NASA repored that the increasing level of CO2 in the atmosphere is making the planet greener. The new vegetation could mitigate some global warming, but scientists warn it won’t be enough to offset the negative effects of climate change.
The new study looks at the planet’s leaf area index, or amount of vegetation cover across the planet. The researchers found that in the past 35 years, an area of the planet twice the size of the continental United States became greener with vegetation. The main cause is CO2, the principal gas causing climate change.
Plants use carbon dioxide, along with water and sunlight, to produce their food, sugar. Scientists have found that an increase in CO2 increases photosynthesis and spurring greater plant growth.
NASA said in a press release that this effect explains 70 percent of the new plant growth, with the second most important component being nitrogen.
This is good news for people, since the plant growth slows the rate of global warming according to NASA simulations. Plants are already taking in huge amounts of carbon, but not enough to keep up with industrialization.
Every year, civilization puts about 10 billion tonnes of CO2 into the atmosphere, plants take in about half of it – and as the vegetation expands the benefits expand as well.
Co-author Shilong Piao of the College of Urban and Environmental Sciences at Peking University explained.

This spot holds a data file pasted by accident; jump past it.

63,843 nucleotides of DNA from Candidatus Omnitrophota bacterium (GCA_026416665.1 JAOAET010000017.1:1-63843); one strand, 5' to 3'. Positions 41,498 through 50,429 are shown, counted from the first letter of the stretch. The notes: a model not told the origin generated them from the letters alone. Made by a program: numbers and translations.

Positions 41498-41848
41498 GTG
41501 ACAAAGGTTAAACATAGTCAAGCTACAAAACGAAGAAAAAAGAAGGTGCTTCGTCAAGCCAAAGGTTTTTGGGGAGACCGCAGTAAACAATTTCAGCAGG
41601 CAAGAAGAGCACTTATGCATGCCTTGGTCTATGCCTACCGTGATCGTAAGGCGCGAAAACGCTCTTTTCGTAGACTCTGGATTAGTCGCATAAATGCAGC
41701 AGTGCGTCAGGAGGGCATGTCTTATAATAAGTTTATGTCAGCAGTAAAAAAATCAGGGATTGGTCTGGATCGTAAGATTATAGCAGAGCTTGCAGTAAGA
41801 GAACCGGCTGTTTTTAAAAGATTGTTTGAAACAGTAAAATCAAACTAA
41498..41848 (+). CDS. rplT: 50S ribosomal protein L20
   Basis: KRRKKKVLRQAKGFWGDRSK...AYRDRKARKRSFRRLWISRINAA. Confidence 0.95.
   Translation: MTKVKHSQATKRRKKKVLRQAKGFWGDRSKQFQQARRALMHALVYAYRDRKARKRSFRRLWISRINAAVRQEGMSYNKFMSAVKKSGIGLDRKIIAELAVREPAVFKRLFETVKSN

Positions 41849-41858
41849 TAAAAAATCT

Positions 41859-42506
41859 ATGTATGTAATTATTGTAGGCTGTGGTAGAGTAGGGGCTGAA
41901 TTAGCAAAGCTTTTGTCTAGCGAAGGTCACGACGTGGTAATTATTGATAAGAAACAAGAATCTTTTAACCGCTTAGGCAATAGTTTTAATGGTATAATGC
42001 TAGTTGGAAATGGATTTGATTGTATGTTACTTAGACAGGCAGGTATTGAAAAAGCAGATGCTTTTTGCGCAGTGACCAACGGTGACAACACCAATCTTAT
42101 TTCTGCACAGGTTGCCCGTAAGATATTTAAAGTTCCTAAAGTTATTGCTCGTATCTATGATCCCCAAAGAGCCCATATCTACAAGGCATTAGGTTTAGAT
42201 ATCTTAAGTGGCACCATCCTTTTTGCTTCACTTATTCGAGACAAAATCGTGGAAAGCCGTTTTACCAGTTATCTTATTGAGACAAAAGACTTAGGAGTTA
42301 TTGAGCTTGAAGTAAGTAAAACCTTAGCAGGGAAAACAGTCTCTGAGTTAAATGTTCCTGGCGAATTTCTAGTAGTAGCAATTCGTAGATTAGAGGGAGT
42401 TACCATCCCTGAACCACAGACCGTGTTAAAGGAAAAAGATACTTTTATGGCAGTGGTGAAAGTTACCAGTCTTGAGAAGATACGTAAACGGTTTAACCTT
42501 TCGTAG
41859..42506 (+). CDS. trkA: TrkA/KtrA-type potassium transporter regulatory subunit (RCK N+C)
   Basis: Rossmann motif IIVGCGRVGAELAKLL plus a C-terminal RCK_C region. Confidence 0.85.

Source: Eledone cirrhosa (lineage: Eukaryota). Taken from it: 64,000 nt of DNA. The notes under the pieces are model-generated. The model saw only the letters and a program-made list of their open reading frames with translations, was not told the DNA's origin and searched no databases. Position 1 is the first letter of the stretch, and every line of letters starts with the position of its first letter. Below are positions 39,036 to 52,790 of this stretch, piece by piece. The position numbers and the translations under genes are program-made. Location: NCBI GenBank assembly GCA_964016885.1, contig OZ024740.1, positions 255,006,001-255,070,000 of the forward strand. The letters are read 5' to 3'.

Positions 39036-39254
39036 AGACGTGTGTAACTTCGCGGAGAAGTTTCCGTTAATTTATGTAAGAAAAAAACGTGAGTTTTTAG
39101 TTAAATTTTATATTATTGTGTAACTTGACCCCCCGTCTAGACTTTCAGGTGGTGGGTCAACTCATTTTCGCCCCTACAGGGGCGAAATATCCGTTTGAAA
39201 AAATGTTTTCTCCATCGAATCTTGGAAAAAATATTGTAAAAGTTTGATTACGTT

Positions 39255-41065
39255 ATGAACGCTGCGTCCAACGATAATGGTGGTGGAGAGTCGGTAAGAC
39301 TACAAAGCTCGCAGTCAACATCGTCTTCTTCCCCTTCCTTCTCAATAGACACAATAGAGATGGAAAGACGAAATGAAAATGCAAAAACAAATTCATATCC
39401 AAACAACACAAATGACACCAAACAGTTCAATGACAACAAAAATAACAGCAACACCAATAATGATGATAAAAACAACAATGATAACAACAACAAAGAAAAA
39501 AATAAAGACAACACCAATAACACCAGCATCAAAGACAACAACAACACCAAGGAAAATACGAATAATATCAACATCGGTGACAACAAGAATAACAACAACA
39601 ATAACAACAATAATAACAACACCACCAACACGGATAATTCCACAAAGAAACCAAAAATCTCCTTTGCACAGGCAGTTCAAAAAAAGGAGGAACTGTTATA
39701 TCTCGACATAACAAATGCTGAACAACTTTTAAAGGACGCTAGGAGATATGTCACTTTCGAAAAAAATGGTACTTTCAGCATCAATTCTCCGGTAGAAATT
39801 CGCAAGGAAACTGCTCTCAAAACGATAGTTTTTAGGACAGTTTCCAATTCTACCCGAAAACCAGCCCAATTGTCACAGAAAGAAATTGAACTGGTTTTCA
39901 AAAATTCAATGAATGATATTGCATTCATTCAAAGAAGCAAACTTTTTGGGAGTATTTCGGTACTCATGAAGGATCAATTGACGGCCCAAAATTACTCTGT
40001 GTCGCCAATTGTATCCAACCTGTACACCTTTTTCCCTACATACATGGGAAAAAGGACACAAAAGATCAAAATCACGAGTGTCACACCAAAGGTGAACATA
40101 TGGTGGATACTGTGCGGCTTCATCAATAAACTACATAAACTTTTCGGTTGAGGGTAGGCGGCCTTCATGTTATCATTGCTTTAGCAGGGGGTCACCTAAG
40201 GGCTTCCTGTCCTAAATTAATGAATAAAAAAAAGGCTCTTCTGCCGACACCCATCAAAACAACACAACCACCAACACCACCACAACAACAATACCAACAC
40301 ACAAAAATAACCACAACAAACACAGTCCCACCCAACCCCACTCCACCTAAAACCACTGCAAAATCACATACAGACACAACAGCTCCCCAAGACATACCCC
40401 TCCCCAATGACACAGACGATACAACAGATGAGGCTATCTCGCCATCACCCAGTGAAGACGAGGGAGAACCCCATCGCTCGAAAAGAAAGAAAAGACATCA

“While our study did not address the connection between greening and carbon storage in plants, other studies have reported an increasing carbon sink on land since the 1980s, which is entirely consistent with the idea of a greening Earth.”
Despite the obvious positives for mitigating global warming, climate scientists have struggled to incorporate a greener planet into their models. Increased vegetation has a downside too.
Plant growth into areas of the tundra, for example, would increase the canopy over lighter colored areas. The darker colors absorb more solar radiation than snow cover, heating the planet even further.
As a result, according to NASA models that incorporate a greener planet show little change from those without, unless they include what’s called “down regulation,” which is the ability of planets to conserve more water and nutrients if the atmosphere has more CO2.
Lahouari Bounoua of Goddard Space Flight Center in Greenbelt, Md, explained that putting in the process had an important effect on the models.
“What we did is improve plants’ physiological response in the model by including down-regulation. The end result is a stronger feedback than previously thought.”